• Re: Parent-Teacher Conferences
                          julesfischy

                          Kristy - when I was with a low-income district we had an open lab night.  Parents and students were invited in to use the technology- whether it was just to explore or to learn how to use software it was a chance for them to get connected. 

                           

                          How many of them have cell phones?  You might consider sending either a text or voice message to your parents. 

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                            • Re: Parent-Teacher Conferences

                              Julia,

                              What a great idea! We do occassionally have parent-related events in which they come in a do short sessions. However, I think you have a great idea with the technology night! It does seem that the majority of our parents do have cell phones, so texting has become more common at our school. Thanks again for the great ideas!!!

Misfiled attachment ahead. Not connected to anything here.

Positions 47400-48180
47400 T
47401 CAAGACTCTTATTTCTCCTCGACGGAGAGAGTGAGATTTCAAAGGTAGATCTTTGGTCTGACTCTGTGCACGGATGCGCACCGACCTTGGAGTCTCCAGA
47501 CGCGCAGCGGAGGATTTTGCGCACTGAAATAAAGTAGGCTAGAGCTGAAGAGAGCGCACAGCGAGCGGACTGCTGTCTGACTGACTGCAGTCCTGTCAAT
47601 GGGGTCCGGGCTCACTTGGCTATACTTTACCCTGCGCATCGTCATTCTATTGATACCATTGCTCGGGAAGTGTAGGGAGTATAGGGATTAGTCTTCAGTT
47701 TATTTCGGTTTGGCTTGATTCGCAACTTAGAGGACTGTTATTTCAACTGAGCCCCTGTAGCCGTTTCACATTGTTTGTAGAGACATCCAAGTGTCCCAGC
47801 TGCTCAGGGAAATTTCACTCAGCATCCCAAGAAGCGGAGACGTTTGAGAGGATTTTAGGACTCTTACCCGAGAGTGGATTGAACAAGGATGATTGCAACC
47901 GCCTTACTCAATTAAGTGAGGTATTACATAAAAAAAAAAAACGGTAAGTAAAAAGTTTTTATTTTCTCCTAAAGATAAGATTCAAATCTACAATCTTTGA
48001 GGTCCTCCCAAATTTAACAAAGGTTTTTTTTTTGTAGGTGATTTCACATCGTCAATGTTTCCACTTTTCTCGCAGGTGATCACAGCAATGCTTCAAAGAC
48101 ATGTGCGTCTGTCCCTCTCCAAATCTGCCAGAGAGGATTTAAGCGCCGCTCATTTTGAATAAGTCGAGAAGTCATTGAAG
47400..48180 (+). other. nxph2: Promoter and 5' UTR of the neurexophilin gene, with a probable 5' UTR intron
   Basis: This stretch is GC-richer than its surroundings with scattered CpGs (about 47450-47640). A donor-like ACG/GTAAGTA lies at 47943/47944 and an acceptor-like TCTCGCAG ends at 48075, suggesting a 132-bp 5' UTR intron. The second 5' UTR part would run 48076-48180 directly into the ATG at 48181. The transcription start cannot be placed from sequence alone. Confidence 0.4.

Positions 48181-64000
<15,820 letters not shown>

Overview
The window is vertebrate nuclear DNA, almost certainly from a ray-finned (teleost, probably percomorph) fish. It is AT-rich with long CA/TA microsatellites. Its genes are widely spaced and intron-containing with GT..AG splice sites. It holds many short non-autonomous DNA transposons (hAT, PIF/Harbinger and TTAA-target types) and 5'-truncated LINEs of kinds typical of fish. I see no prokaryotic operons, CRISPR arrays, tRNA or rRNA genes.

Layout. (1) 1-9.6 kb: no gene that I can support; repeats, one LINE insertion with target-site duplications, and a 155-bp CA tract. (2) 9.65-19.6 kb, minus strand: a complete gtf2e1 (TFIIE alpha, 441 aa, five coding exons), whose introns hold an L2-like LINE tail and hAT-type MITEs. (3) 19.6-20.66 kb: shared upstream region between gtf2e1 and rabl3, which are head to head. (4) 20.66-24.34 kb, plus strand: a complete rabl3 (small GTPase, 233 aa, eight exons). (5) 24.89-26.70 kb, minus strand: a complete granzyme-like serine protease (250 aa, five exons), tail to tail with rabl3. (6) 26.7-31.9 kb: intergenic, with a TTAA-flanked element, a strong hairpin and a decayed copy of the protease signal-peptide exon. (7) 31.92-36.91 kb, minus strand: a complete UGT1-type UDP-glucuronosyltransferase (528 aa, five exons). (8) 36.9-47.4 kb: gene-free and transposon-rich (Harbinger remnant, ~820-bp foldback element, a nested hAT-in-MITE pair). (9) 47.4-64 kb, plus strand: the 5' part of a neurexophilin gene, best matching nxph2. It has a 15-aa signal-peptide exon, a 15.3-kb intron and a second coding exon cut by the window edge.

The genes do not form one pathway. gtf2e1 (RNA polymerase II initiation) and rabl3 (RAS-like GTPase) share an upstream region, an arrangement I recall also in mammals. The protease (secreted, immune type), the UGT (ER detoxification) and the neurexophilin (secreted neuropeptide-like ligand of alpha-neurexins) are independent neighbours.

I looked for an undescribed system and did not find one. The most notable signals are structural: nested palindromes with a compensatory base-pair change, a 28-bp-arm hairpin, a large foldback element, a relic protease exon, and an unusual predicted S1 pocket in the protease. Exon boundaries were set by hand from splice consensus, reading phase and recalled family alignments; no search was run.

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                            • Re: Parent-Teacher Conferences
                              glen_w

                              Kristy,

                               

                              I am also in a low-income school. We are a Title One School with 60% of our students on free or reduced lunch. My experience in working with parents is that many have Internet access at work. We also open up our school at least one night a week to allow for parent classes. The most popular class is our "English as a Second Language" class. Parents come and learn to communicate in English - making conversations more interesting at Parent/Teacher conferences. There is a computer lab open during these open nights.